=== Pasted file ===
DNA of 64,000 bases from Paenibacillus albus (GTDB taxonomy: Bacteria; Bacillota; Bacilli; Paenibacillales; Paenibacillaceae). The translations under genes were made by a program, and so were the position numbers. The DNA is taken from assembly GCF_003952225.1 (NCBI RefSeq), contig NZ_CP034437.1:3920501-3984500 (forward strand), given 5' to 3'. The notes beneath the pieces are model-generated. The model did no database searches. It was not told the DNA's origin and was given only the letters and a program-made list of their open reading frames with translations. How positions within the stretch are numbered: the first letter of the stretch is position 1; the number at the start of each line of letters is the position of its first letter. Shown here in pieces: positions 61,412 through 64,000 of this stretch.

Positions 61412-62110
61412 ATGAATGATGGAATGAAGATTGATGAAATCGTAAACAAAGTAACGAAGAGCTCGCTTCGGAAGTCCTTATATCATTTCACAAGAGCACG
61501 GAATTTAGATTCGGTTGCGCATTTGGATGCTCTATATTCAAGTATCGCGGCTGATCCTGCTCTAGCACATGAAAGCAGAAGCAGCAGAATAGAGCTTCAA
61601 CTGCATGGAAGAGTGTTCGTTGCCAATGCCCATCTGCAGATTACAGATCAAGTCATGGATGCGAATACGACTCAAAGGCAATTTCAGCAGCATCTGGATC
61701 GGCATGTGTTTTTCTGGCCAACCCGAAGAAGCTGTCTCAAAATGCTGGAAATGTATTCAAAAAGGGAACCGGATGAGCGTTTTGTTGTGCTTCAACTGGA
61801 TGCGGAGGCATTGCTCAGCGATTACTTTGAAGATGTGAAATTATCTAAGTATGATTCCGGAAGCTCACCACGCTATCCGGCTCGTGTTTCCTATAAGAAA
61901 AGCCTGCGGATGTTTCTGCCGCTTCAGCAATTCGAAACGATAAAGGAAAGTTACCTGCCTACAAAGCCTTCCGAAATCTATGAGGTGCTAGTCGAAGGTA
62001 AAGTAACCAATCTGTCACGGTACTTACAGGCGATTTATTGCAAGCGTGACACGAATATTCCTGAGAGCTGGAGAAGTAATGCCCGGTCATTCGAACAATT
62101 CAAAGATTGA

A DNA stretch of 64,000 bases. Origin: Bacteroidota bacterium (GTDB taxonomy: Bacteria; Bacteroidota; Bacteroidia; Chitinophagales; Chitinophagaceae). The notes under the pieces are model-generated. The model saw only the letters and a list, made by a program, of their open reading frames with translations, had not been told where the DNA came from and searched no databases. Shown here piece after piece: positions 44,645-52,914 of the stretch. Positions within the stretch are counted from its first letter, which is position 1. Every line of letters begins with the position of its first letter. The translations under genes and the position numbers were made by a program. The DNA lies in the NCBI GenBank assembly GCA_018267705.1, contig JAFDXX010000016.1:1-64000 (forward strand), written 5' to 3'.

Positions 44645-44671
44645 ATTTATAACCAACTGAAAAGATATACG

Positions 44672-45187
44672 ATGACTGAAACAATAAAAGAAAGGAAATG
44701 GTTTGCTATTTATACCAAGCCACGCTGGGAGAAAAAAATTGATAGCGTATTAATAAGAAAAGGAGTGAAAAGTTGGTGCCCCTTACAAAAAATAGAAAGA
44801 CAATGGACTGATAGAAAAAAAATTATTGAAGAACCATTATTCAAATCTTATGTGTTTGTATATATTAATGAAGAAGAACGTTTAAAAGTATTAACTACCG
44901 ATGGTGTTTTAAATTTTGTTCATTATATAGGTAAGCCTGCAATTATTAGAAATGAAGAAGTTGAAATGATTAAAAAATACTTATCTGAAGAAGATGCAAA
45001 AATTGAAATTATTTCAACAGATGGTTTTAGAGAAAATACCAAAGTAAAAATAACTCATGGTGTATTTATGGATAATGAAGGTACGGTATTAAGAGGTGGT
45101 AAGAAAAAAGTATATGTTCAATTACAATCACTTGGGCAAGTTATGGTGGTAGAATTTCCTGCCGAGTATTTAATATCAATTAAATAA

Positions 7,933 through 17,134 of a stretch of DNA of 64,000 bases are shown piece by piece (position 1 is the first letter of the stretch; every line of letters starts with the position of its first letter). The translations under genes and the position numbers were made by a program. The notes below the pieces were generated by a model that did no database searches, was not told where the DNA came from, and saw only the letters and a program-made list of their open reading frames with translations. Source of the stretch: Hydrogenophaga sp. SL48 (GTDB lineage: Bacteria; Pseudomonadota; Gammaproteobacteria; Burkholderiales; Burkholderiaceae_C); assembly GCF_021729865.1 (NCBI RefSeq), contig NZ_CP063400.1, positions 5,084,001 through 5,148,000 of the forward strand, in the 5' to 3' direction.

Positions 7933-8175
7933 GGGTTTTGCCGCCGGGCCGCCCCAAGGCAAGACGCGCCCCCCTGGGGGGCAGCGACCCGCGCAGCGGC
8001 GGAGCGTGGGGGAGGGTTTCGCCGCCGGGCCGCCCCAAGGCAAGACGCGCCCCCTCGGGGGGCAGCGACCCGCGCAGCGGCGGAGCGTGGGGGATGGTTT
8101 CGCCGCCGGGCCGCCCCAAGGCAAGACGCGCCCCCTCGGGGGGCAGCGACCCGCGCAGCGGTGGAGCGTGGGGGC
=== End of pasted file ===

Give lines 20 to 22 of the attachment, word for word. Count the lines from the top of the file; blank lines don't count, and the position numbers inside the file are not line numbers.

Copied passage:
45101 AAGAAAAAAGTATATGTTCAATTACAATCACTTGGGCAAGTTATGGTGGTAGAATTTCCTGCCGAGTATTTAATATCAATTAAATAA

Positions 7,933 through 17,134 of a stretch of DNA of 64,000 bases are shown piece by piece (position 1 is the first letter of the stretch; every line of letters starts with the position of its first letter). The translations under genes and the position numbers were made by a program. The notes below the pieces were generated by a model that did no database searches, was not told where the DNA came from, and saw only the letters and a program-made list of their open reading frames with translations. Source of the stretch: Hydrogenophaga sp. SL48 (GTDB lineage: Bacteria; Pseudomonadota; Gammaproteobacteria; Burkholderiales; Burkholderiaceae_C); assembly GCF_021729865.1 (NCBI RefSeq), contig NZ_CP063400.1, positions 5,084,001 through 5,148,000 of the forward strand, in the 5' to 3' direction.

Positions 7933-8175